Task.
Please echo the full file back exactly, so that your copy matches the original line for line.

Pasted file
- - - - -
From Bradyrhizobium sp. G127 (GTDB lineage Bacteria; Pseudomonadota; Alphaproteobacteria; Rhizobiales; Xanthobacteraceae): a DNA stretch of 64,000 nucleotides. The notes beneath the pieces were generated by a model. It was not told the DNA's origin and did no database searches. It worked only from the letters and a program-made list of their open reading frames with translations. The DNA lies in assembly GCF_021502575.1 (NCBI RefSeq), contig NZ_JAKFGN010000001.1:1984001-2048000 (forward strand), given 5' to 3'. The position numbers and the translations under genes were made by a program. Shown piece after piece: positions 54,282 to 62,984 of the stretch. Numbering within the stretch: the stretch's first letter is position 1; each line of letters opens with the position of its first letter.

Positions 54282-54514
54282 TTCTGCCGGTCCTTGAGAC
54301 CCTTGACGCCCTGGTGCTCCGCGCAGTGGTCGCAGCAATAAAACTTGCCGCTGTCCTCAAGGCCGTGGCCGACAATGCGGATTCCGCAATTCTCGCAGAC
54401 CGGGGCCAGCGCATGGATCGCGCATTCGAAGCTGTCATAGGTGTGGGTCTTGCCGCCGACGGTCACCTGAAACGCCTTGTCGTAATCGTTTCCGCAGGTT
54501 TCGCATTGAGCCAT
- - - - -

From Bradyrhizobium sp. G127 (GTDB lineage Bacteria; Pseudomonadota; Alphaproteobacteria; Rhizobiales; Xanthobacteraceae): a DNA stretch of 64,000 nucleotides. The notes beneath the pieces were generated by a model. It was not told the DNA's origin and did no database searches. It worked only from the letters and a program-made list of their open reading frames with translations. The DNA lies in assembly GCF_021502575.1 (NCBI RefSeq), contig NZ_JAKFGN010000001.1:1984001-2048000 (forward strand), given 5' to 3'. The position numbers and the translations under genes were made by a program. Shown piece after piece: positions 54,282 to 62,984 of the stretch. Numbering within the stretch: the stretch's first letter is position 1; each line of letters opens with the position of its first letter.

Positions 54282-54514
54282 TTCTGCCGGTCCTTGAGAC
54301 CCTTGACGCCCTGGTGCTCCGCGCAGTGGTCGCAGCAATAAAACTTGCCGCTGTCCTCAAGGCCGTGGCCGACAATGCGGATTCCGCAATTCTCGCAGAC
54401 CGGGGCCAGCGCATGGATCGCGCATTCGAAGCTGTCATAGGTGTGGGTCTTGCCGCCGACGGTCACCTGAAACGCCTTGTCGTAATCGTTTCCGCAGGTT
54501 TCGCATTGAGCCAT